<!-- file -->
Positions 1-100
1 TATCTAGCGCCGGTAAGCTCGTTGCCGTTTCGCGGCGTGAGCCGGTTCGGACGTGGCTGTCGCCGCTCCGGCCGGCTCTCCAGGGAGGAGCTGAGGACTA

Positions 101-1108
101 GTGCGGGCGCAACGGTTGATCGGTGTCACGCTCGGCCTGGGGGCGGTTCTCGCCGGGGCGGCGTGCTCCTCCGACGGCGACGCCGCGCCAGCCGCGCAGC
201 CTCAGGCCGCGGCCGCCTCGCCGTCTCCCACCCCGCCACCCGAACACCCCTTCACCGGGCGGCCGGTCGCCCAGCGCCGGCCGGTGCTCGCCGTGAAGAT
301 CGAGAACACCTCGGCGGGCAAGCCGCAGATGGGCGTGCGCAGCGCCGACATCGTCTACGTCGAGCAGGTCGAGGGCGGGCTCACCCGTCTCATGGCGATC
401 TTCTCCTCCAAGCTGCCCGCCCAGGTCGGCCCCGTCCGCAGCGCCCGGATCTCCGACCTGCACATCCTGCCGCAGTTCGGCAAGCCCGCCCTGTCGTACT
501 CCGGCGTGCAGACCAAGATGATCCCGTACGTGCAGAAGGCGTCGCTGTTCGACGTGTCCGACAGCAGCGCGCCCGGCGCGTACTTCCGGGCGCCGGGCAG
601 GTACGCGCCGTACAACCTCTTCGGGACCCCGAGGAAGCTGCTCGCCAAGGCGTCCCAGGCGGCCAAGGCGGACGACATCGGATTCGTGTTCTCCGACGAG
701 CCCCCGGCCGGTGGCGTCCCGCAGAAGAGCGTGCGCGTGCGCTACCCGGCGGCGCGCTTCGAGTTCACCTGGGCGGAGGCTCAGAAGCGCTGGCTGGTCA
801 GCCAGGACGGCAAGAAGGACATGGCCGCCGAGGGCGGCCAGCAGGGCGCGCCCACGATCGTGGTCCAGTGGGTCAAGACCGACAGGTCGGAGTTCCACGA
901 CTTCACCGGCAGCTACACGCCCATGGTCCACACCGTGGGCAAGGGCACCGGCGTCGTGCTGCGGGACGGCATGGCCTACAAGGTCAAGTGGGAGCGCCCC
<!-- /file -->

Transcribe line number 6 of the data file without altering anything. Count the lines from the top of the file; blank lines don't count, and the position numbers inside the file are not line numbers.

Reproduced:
301 CGAGAACACCTCGGCGGGCAAGCCGCAGATGGGCGTGCGCAGCGCCGACATCGTCTACGTCGAGCAGGTCGAGGGCGGGCTCACCCGTCTCATGGCGATC